Hallux Limitus and Hallux Rigidus are arthritic manifestations of the big toe joint. The disease affects both men and women and occurs in people of all ages. This is the most common condition after Hallux Valgus.
Osteoarthritis is a degenerative disease with an unclear cause. Heredity, trauma, biomechanical anomaly or overwork are recognized associated factors.
Stiffness and pain are the first signs of the disease. Hard lumps are also typically seen on the top of the joint. These bony lumps, called osteophytes, can cause discomfort when putting on shoes, make walking painful, and restrict movement of the big toe.Symptoms worsen over time and can become particularly severe if not treated in time.
The physical examination is usually accompanied by an X-ray workup to assess the severity and progression of the disease. Other tests, such as a CT scan or MRI, may sometimes be ordered to help inform the diagnosis.
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Conservative treatment consists of adapting the footwear, modifying activities and prescribing foot orthotics.
When these cannot be treated effectively, Hallux limitus must be treated surgically. Surgery is necessary to restore the joint’s full range of motion and eliminate pain.
Cheilectomy is the procedure used to cleanse the osteophytosis around the joint. An osteotomy is sometimes necessary to shorten an excessively long metatarsal or to lower an excessively raised metatarsal.
In advanced cases of Hallux Rigidus, arthrodesis, or the fusion of the big toe joint, is the most effective and lasting treatment. The use of a joint implant may be recommended for more active patients wishing to regain the mobility of their joints. This implant, which carries similar mechanical characteristics to natural cartilage, helps restore anatomy without compromising the natural mobility of the toe.
Hallux Limitus and Hallux Rigidus are forms of osteoarthritis of the big toe. They manifest themselves, to varying degrees, with reduced mobility and deformity of the joint.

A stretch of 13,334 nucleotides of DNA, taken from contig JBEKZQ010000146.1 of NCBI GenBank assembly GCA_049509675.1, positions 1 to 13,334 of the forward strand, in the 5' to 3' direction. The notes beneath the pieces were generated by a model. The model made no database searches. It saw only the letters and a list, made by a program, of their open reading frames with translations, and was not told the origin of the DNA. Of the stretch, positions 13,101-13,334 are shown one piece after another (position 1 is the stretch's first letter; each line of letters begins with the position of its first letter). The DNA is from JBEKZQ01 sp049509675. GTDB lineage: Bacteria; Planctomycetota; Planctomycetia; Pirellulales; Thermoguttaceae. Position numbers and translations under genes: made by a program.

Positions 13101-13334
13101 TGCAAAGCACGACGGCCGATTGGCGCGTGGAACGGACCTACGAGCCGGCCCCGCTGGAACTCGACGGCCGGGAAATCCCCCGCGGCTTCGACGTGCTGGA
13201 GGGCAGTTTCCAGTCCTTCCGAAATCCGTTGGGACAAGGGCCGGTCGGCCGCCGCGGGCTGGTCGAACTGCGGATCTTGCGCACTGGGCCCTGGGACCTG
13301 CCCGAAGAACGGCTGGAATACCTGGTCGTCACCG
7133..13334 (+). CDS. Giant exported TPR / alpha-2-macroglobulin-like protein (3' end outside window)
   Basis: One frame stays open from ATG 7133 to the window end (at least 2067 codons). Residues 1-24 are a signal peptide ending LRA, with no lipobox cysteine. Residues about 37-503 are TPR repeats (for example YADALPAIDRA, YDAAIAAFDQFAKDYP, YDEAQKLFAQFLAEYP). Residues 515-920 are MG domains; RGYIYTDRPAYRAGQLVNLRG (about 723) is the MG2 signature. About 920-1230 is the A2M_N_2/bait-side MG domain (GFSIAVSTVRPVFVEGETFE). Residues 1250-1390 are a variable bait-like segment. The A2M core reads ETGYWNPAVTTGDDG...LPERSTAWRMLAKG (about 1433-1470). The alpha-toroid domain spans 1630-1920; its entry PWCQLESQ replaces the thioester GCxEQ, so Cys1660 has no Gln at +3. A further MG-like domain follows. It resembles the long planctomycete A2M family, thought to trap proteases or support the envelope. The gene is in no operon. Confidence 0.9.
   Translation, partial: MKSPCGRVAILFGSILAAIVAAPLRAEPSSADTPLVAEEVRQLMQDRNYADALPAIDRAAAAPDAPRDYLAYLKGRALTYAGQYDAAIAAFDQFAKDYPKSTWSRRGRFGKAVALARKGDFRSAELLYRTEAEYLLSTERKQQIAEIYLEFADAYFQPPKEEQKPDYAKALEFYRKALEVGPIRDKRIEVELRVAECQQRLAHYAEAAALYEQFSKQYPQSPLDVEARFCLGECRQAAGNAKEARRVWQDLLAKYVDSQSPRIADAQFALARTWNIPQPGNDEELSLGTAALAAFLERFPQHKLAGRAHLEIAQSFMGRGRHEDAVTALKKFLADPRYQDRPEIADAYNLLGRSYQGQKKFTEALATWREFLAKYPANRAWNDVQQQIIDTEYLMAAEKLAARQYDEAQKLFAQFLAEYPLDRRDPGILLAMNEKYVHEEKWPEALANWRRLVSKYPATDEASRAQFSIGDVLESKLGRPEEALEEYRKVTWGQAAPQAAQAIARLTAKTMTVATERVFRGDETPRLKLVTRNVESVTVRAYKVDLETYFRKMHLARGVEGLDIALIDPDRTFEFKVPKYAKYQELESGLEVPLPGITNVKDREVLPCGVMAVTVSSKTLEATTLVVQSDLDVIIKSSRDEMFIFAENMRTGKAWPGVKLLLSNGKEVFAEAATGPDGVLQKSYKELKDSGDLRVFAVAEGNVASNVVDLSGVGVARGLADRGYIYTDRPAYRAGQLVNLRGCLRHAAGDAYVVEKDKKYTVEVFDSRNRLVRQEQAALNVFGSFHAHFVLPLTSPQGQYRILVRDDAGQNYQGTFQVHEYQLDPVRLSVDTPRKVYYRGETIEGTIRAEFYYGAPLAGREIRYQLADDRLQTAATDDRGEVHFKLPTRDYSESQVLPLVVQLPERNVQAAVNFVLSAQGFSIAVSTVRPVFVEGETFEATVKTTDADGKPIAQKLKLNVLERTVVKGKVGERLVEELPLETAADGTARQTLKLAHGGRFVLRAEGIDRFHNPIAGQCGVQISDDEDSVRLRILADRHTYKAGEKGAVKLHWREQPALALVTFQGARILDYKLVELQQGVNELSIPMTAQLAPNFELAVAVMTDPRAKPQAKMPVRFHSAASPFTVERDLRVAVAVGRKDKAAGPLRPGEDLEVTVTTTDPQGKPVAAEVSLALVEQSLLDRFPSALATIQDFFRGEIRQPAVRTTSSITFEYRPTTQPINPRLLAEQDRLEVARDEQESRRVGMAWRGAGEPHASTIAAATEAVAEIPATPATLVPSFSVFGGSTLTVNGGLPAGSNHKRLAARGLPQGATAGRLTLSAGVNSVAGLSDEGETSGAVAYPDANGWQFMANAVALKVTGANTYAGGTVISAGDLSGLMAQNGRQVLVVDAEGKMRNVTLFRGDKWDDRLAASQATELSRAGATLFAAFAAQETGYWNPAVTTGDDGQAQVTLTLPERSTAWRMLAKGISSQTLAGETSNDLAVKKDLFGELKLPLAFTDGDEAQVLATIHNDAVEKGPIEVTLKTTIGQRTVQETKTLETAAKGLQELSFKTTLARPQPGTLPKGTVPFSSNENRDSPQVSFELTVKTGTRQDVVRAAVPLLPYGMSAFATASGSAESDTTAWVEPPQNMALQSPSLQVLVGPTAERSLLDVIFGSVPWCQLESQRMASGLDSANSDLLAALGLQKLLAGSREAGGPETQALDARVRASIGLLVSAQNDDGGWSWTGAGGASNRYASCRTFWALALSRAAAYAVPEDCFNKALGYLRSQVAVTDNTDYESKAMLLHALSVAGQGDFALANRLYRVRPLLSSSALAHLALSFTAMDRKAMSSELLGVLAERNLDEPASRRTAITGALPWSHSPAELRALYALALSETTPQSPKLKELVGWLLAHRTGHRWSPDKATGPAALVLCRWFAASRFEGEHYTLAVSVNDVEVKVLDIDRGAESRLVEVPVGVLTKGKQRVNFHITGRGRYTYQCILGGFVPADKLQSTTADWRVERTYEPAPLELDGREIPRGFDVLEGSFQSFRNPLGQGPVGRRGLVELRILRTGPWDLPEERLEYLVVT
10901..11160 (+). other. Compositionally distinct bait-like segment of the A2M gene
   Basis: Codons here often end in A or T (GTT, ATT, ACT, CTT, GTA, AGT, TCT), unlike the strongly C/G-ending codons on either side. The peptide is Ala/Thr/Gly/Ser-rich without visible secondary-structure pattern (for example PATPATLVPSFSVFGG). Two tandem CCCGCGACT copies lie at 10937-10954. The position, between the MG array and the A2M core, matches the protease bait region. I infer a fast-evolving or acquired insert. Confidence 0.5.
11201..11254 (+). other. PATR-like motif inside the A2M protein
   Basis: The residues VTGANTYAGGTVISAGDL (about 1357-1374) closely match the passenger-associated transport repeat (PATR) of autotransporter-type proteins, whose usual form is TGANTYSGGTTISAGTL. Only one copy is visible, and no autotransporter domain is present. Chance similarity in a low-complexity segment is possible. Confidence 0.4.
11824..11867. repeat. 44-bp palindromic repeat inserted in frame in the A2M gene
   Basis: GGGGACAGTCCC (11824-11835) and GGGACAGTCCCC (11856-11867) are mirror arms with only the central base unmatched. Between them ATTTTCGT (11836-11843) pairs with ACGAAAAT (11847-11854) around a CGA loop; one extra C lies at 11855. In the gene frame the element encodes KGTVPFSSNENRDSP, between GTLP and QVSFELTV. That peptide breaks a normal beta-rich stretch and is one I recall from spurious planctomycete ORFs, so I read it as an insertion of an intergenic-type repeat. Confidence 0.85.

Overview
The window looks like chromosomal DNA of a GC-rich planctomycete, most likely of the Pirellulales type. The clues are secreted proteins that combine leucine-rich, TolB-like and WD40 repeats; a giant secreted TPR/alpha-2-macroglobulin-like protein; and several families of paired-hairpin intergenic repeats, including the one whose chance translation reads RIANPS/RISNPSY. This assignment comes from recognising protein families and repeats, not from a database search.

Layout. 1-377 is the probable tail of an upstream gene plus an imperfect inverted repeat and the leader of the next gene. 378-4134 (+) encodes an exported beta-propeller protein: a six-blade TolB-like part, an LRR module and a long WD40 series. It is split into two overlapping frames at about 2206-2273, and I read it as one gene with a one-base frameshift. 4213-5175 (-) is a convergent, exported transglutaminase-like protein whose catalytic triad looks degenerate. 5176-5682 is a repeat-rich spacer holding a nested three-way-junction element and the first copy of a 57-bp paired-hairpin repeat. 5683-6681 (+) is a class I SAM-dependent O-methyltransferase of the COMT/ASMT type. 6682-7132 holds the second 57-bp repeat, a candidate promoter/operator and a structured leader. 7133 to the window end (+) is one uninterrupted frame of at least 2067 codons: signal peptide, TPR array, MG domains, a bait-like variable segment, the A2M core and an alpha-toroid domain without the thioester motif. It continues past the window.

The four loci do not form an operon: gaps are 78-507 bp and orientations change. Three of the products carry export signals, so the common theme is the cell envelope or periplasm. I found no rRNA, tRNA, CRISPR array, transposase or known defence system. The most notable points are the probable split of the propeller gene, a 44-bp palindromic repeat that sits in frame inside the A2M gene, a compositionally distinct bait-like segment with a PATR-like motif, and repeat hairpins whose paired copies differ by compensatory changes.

Pain, stiffness, and swelling of the toe are the most common symptoms associated with the disease. The formation of lime deposits (osteophytes) around the joint can cause uncomfortable friction when putting on the footwear.
Osteoarthritis can be the result of hereditary factors, a biomechanical abnormality or certain inflammatory diseases. Sometimes an injury or physical strain is involved.
When conservative treatment is no longer sufficient, the joint should be cleaned, meaning the excision of the osteophytes, by performing a cheilectomy. Sometimes an osteotomy is necessary to decompress the joint. In advanced cases of the disease (Hallux rigidus), arthrodesis is the preferred surgical technique.
Our clinic is the first and only podiatric medicine establishment in the province to earn the Accreditation Canada seal, a mark of excellence in the field of healthcare organizations. This certification attests to our compliance with the most demanding standards in terms of healthcare services.
Dr. Hobeychi, podiatrist, as well as all of the Clinic's collaborating podiatrists are members of the Ordre des podiatres du Québec. Our nursing assistants are members of the Ordre des infirmières et infirmiers auxiliaires du Québec.